2015 agenda for action

In 1987, News Tribune Publisher Bill Honeysett – who died last Sunday – launched an annual tradition: publishing a civic agenda outlining the editorial board’s chief concerns and priorities for the coming year.

This year’s agenda is dominated by legislative business. The lawmakers of 2015 face an unusually broad array of must-do jobs, ranging from funding education to fixing highways to shutting down the state's multitude of bootleg marijuana stores.

The News Tribune’s Civic Agenda for 2015:

Enact a responsible state budget

State budgets always create winners and losers. This year, the big winner – K-12 education – has already taken the trophy home.

Two years ago, in its landmark McCleary decision, the Washington Supreme Court ordered lawmakers to fully fund the state’s public schools by 2018. The Legislature has never met this constitutional mandate, leaving much of the burden to local school districts and chancy levy elections.

Complying with the court’s mandate will require more than $1 billion a year. That problem should be solved in the soon-to-be-written budget for the 2015-2017 biennium.

We’re concerned that the scramble for McCleary money will prompt a retreat from other critical state priorities, including the social safety net, higher education, early learning, mental health and transportation improvements. These must be protected – especially since the state hasn’t tapped some obvious revenue sources.

One of these is the so-called levy swap. Under the status quo repudiated by the court, local districts collect their own property taxes, often to pay for such basics as buses and textbooks. As the burden of funding schools shifts from the districts to the state, most of that money ought to follow in a revenue-neutral way.

There’s other money on the table. Business tax breaks that no longer serve to create or preserve jobs ought to be phased out. So should illogical tax exemptions, on e-cigarettes and bottled water, for example.

Overriding Initiative 1351, which would expand school staffing at the cost of billions, is an absolute must. Meeting the McCleary mandate without gutting other priorities will be hard enough as it is.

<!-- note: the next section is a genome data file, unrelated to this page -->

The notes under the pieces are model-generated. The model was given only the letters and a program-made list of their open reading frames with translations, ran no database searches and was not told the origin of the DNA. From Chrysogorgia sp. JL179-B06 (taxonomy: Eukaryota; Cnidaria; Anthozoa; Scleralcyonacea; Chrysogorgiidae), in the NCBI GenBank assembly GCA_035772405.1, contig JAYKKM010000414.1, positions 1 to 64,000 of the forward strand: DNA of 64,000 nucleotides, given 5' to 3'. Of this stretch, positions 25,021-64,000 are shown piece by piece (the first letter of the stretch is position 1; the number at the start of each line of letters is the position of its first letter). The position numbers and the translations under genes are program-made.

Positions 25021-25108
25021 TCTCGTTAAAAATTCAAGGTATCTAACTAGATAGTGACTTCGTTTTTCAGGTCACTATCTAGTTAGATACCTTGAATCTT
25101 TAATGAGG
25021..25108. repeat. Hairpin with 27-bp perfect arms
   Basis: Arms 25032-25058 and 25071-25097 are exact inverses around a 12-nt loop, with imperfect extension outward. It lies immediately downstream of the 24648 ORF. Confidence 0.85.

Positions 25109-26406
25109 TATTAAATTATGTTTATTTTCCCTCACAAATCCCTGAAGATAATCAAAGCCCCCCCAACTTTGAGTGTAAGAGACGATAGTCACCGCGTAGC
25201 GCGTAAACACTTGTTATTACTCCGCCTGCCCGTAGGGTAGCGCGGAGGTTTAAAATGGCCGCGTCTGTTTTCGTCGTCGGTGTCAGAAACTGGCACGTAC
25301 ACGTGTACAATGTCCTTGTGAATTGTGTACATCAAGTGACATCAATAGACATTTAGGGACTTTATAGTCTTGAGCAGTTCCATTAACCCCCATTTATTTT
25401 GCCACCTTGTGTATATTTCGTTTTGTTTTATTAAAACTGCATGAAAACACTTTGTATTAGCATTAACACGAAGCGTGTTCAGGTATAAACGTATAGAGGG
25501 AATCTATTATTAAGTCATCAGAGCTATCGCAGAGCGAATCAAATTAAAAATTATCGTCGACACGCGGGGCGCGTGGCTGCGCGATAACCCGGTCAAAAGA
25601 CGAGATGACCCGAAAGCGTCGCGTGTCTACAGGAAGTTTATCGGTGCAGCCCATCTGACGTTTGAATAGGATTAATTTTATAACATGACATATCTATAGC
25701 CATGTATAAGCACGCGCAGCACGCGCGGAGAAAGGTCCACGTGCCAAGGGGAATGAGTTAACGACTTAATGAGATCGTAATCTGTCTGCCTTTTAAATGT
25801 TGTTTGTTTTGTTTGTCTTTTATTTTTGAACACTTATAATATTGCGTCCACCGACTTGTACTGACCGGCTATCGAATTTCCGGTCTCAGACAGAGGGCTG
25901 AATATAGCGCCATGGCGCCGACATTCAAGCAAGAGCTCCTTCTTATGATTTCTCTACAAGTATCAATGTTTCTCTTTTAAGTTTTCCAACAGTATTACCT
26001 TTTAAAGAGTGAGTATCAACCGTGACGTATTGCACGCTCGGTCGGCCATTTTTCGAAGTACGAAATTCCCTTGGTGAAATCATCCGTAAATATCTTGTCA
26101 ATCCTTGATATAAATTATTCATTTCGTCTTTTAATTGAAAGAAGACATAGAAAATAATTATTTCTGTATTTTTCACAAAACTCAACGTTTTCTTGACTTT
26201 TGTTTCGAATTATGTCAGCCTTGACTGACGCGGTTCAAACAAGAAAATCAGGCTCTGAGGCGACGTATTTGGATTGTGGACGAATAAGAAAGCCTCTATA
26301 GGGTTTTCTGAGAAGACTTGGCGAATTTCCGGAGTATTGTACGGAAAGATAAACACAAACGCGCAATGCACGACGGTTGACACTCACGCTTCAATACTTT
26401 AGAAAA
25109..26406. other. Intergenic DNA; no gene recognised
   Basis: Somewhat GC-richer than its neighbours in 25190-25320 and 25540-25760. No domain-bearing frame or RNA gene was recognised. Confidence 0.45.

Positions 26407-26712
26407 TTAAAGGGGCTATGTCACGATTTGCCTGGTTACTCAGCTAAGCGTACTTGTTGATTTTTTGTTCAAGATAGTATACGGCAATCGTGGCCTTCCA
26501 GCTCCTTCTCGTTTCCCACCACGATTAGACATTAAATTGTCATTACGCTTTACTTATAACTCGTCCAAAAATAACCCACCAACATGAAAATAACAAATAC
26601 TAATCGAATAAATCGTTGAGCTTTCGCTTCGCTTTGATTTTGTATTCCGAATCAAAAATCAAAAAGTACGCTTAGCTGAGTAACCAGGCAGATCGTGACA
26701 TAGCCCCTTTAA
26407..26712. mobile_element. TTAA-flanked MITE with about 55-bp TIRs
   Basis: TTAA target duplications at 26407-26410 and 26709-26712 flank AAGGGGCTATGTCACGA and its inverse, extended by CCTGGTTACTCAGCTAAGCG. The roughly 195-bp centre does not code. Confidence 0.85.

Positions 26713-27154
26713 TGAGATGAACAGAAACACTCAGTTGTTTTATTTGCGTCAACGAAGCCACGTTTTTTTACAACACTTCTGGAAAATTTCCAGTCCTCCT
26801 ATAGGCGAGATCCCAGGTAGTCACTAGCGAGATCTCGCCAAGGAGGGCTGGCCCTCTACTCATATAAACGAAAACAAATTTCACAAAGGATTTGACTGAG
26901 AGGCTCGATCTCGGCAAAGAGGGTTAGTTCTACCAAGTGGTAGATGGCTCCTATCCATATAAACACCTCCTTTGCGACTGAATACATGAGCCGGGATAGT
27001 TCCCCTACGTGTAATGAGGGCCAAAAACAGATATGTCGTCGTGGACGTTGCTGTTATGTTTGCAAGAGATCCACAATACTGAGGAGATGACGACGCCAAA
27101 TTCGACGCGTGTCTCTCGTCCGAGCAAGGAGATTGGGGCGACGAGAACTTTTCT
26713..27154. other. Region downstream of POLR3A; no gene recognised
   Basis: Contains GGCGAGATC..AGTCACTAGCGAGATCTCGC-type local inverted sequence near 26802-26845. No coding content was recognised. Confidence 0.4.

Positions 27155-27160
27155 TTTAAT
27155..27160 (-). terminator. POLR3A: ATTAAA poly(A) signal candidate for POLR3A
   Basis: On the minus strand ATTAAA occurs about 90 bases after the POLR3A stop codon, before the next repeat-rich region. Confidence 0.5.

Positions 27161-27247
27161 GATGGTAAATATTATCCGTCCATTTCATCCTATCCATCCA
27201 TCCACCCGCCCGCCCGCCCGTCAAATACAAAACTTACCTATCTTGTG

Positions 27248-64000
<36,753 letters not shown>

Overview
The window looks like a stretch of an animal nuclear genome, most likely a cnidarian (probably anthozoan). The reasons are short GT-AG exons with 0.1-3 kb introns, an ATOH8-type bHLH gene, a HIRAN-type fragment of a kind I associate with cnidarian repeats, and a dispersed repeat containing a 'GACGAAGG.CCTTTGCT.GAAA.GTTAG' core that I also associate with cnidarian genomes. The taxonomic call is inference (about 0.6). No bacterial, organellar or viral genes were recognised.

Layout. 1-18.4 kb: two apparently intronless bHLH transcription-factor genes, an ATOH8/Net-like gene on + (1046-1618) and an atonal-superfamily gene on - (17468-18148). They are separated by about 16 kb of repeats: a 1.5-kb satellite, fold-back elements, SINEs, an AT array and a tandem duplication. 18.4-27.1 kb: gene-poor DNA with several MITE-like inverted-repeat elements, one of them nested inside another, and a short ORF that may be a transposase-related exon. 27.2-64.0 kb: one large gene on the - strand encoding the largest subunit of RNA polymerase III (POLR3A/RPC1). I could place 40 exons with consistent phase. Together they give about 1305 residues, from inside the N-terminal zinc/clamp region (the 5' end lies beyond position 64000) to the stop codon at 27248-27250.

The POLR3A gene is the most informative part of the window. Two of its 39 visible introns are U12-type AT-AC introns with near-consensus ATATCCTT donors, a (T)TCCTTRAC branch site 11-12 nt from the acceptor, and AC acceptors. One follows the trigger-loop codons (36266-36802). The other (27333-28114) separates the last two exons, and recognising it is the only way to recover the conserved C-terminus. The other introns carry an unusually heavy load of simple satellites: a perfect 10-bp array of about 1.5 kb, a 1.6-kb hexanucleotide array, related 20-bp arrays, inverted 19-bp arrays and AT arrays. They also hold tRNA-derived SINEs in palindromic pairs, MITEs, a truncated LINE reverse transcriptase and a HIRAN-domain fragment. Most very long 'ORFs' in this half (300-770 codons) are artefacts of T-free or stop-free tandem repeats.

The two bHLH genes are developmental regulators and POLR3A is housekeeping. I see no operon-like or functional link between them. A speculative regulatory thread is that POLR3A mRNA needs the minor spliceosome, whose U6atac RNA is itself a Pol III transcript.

Gov. Jay Inslee has proposed two major new taxes: a 7 percent capital gains tax on the wealthy and $1 billion a year in carbon emission fees to be extracted from roughly 130 state businesses. Each of the two would trigger a political brawl.

The capital gains tax deserves a fair hearing this year. But it’s likely to take more than one session for lawmakers to get their heads around a cap-and-trade system, much less one that imposes heavy fees on a relative handful of companies. A revenue-neutral levy swap would be a much better bet.

Protect college opportunity and early learning

Washington’s K-12 system will fare well in 2015 – McCleary and powerful lobbies guarantee it. But the state’s public colleges and early learning programs face a serious threat from Initiative 1351, which would balloon public school payrolls and cost billions of dollars the state doesn’t have.

Unless lawmakers override I-1351, which barely passed in November, those billions will come out of discretionary items like higher ed and school readiness. It would be insane to sacrifice programs that prepare young children for kindergarten. It would be equally insane to starve the public universities and two-year schools that high school graduates need to succeed as adults.

Preschool children also need help from their community – especially in Tacoma and Pierce County, where a high percentage grow up in poverty and struggle against the odds. Children from low-income homes frequently start kindergarten with limited math and literacy skills; if they don’t catch up with their peers within a few years, they likely never will.